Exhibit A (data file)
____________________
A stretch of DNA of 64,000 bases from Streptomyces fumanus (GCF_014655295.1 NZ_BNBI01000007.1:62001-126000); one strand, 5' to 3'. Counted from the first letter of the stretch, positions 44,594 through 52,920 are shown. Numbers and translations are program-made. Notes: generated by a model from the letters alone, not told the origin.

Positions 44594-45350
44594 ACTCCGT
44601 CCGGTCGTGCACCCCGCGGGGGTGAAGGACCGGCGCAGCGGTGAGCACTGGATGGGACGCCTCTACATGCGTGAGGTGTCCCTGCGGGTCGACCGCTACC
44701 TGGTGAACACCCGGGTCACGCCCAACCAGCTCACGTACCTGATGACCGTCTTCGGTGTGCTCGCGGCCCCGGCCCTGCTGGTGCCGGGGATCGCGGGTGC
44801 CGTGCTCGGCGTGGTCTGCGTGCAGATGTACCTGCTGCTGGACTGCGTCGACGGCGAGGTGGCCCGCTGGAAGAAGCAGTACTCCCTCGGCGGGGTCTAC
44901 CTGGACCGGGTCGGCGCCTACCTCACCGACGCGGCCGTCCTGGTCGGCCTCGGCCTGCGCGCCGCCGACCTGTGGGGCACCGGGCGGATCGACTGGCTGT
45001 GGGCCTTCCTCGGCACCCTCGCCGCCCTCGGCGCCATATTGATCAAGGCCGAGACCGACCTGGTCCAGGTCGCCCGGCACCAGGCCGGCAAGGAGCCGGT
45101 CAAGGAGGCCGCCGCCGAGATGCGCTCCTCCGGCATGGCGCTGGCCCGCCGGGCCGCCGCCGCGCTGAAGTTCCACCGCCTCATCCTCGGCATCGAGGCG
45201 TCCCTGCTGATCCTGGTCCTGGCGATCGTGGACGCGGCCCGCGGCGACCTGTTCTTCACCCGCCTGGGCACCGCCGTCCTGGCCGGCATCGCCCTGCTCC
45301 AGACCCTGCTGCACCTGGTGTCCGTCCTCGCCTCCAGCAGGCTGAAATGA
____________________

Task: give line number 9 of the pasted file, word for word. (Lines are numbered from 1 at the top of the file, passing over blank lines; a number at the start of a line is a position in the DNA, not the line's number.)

45101 CAAGGAGGCCGCCGCCGAGATGCGCTCCTCCGGCATGGCGCTGGCCCGCCGGGCCGCCGCCGCGCTGAAGTTCCACCGCCTCATCCTCGGCATCGAGGCG